A species of naturally caffeine-free coffee from the Cameroon, Coffea charrieriana, has been named one of the top ten new species described in 2009 by the International Institute for Species Exploration (IISE) at Arizona State University.
The coffee was actually collected in 1983. Cuttings were cultivated in a research collection and remained unstudied by taxonomists until 1997. It wasn’t until last year that a description of it as a newly described species was published. The original cuttings from the plants were collected in wet, primary rainforest on a steep, rocky slope in the Bakossi Forest Reserve, Tombel Division, Southwest Province, Cameroon, at an elevation of 160 m. It is one of only a few species of caffeine-free Coffeas, and the first from Central Africa.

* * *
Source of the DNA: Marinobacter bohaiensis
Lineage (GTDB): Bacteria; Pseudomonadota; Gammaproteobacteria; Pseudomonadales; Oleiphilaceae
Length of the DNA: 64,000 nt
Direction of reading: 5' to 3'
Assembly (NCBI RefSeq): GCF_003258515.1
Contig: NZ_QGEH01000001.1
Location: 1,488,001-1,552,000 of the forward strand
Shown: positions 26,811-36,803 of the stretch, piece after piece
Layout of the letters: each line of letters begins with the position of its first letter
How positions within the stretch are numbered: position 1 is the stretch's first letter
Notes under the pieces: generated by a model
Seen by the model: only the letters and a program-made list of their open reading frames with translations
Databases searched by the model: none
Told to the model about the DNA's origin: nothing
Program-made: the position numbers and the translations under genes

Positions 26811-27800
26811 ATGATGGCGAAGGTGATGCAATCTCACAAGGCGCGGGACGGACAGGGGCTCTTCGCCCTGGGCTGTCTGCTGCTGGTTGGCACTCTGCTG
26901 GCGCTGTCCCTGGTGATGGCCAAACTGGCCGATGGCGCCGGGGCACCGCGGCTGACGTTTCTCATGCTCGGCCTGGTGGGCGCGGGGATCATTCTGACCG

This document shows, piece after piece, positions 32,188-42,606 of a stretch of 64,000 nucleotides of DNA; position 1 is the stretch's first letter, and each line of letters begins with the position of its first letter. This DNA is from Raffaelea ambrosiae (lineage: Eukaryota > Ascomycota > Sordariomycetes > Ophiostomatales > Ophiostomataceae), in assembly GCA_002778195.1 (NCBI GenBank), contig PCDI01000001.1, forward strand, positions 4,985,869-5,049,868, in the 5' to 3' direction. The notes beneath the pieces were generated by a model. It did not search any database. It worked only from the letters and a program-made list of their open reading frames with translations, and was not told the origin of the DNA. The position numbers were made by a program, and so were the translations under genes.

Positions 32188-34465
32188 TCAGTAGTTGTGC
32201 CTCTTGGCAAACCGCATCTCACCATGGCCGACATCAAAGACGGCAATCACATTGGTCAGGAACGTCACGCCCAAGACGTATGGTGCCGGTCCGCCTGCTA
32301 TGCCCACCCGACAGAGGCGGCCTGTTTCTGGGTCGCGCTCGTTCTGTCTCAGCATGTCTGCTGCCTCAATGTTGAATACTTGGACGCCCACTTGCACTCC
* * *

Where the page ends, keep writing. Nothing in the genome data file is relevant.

The top ten species from the previous year are announced by the IISE along with the release of the annual State of Species report, which discusses the status of our knowledge of earth’s species and summarizes the number of species newly described in the most recent year for which complete data are available. The 2009 report discusses the over 18,000 new species discovered in 2007. The report is produced in partnership with the International Commission on Zoological Nomenclature, the International Plant Names Index, Thomson Reuters (publisher of Zoological Record) and the International Journal of Systematic and Evolutionary Microbiology.
Stoffelen, P., M. Noirot, E. Couturon & F. Anthony. 2008. A new caffeine-free coffee from Cameroon. Botanical Journal of the Linnean Society 158: 67-72.